Nine

Confession #32: I Miss the Time Lords

Dec
26

[For those of you looking for a review of The Snowmen: I'm sorry; I'm afraid you'll have to wait another week. I haven't had time for a second viewing and analysis yet.]

Recently, the comment thread on another post led me to reflect on one of my biggest pet peeves as a neowhovian who has become a fan of the entire fifty year run of our show: RTD's removal of the Time Lords for the series relaunch in 2005.

Why, you may ask, do I care?

First, it puts a huge, rather stupid wrench in continuity between the two eras of the show. I honestly don't know what RTD's motivation for inventing the Last Great Time War (LGTW) was, but I've heard it said that it was because the Time Lords would be too confusing for new fans. I hope that's not the case, because that just tells me that RTD basically thought I - and others like me - must be dumb.

I mean, really; how hard can it be? We already know our protagonist is alien; we're with you there. He's got advanced, alien tech and can travel anywhere in space or time; still with you. He has a rocky relationship with the authorities on his home planet, such that he ran away and only works with them when he has to; nope! Sorry, now I'm lost. (Oh, wait... No, I'm not.)

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Nu-View #11: Back to Our Roots

Dec
05

The End of the World and The Unquiet Dead (Series One, Eps. 2-3; 2005)
Viewed 27 Nov 2012

Doctor/Companion: Nine, Rose Tyler
Stars: Christopher Eccleston, Billie Piper
Preceding Story: Rose (Nine, Rose)
Succeeding Story: Aliens of London (Nine, Rose)

    Last month, after we finished watching The Angels Take Manhattan, we Ladies weren't really ready to call it a night. After all, 45 minutes of Who is hardly enough. So, on a whim, we decided to watch Rose.

    Needless to say, it was a huge nostalgia bomb. For three of us, it was the first episode of Doctor Who we'd ever seen. You never forget your first. We all enjoyed getting back to our beginnings with Nine and Rose, and so it was decided that we would continue on with them for a while.

    So here we are, back at our beginnings.

    For most of the Ladies (everyone but me), it had be a long time since they'd seen Nine in action. Much of our evening was thus spent just watching the action unfold on screen, and laughing at all the jokes. But now and again, a comment would pop out.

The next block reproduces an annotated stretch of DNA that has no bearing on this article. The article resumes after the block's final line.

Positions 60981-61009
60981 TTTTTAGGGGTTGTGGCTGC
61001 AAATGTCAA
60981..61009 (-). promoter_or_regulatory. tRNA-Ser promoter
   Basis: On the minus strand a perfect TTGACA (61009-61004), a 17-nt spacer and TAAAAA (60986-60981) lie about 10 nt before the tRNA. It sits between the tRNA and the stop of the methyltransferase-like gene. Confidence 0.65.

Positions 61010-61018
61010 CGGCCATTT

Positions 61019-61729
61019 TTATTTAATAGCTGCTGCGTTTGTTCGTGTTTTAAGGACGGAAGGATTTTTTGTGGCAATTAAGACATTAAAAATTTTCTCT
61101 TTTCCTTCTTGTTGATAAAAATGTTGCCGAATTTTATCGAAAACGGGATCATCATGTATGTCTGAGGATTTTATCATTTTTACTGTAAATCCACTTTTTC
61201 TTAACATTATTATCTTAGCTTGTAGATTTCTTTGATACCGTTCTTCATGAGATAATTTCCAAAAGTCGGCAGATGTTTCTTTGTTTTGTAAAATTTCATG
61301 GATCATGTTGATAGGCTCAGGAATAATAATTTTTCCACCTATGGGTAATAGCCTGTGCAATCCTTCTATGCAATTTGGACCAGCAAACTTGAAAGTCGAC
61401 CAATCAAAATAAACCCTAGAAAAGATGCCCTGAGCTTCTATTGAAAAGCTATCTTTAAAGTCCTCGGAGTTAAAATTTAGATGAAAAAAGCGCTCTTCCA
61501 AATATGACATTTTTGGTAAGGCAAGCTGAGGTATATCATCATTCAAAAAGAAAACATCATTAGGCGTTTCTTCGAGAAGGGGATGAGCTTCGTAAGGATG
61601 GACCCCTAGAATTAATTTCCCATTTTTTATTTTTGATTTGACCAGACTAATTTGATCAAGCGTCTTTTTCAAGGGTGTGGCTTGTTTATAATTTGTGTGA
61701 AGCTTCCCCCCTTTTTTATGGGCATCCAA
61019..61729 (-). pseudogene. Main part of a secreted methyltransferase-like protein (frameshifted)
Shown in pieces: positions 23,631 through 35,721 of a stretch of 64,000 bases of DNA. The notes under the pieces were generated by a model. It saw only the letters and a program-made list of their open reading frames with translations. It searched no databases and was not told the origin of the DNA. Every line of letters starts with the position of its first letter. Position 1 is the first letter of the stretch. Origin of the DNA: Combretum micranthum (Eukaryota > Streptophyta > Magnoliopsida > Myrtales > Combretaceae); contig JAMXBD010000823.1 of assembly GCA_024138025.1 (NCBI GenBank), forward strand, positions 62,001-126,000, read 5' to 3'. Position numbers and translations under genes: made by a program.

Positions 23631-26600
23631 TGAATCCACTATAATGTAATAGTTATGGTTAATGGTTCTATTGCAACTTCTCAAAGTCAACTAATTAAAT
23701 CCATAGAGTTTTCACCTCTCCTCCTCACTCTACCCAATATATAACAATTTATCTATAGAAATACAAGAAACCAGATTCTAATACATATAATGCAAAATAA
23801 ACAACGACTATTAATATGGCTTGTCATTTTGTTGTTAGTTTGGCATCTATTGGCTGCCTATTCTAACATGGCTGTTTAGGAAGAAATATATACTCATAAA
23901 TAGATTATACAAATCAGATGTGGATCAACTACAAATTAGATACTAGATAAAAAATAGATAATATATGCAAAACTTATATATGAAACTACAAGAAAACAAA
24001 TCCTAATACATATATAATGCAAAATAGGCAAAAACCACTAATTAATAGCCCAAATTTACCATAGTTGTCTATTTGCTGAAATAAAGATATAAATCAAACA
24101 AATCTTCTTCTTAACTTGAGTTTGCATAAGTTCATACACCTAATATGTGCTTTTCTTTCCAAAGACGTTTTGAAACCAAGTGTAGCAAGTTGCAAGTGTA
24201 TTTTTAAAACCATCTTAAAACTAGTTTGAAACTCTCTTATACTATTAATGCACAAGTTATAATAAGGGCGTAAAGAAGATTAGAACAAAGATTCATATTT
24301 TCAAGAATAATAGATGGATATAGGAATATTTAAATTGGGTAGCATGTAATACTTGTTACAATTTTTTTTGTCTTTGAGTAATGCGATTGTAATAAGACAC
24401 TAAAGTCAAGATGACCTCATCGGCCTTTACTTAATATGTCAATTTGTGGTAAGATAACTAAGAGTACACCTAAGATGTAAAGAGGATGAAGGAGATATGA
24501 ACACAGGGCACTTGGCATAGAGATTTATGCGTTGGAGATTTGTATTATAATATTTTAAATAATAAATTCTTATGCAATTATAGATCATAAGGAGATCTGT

"Teach her not to be impressed," jE declared as Nine finished his "welcome to the end of the world" speech. Then came the opening credits. jA commented on how this version really takes her back, and I can't help but agree; this was my introduction to the entire Whoniverse, and there's something incredibly special to me about listening to that first Murray Gold theme. It puts me in a special, treasured mental space.

    Speaking of Gold and his work, I just love it here. Knowing it so well in retrospect, it's fascinating to hear the introduction of the bars that would eventually be dubbed "Rose's Theme" right after the Doctor does his "jiggery pokery" on her phone. That moment is one of several here in End of the World that show the developing relationship between Doctor and Companion, and give a sense of the franchise as a whole.

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    Confession #26: I Wish We'd Seen More of the Shalka Doctor

    Aug
    08

    Now I can by no means claim to be an aficionado when it comes to BBC webcasts, but I have to say I am rather inordinately fond of Scream of the Shalka. I say "inordinately" because I've only seen it the once.

    Shalka holds a rather unusual place in Who history. It was first intended as an "official" extension of the televised series, released in six 15-minute parts over the 40th anniversary from 13 Nov - 18 Dec 2003. When it was announced in July of that year, it was assumed this would be the new direction for the franchise - continuing televised stories seemed like a pipe dream - so this Doctor, voiced by Richard E. Grant (known to some as the "lick the mirror handsome" Doctor from the 1999 Comic Relief special "The Curse of Fatal Death" - not to mention Withnail from the 1987 cult classic Withnail and I costarring Eighth Doctor Paul McGann), was billed as the Ninth Doctor.

    Before this first new story even saw the light of day, though, it was doomed to become some sort of obscure footnote. By the end of September 2003, the return of Doctor Who to our screens had been announced. For a brief time, there was question whether or not the Shalka Doctor (as this "alternative Nine" has come to be known) would remain the Ninth Doctor (making Eccleston's on-screen Doctor the Tenth) or not. I guess we all know how that turned out.

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    Confession #13: I'm Mad at Eccleston

    Jun
    29

    Looking at the title of this Confession, you might be under the mistaken impression that I don't like Nine. In fact, just the opposite is true. While my affections were eventually transferred firmly to Ten, Nine was the Doctor who brought me into the fold, and he truly was fantastic. I love him to pieces, and was definitely left wanting more.

    So why the grumpy face? Simple. Christopher Eccleston, the actor who so brilliantly portrayed the Doctor's ninth incarnation, never really bought into the whole bonkers culture that surrounds Who. It wasn't for him. I suppose I can't really fault him for that (I know it's not everyone's cup of tea), but if you're not going to buy in, why put yourself in that position? Why take the role and then bail at the first available opportunity?

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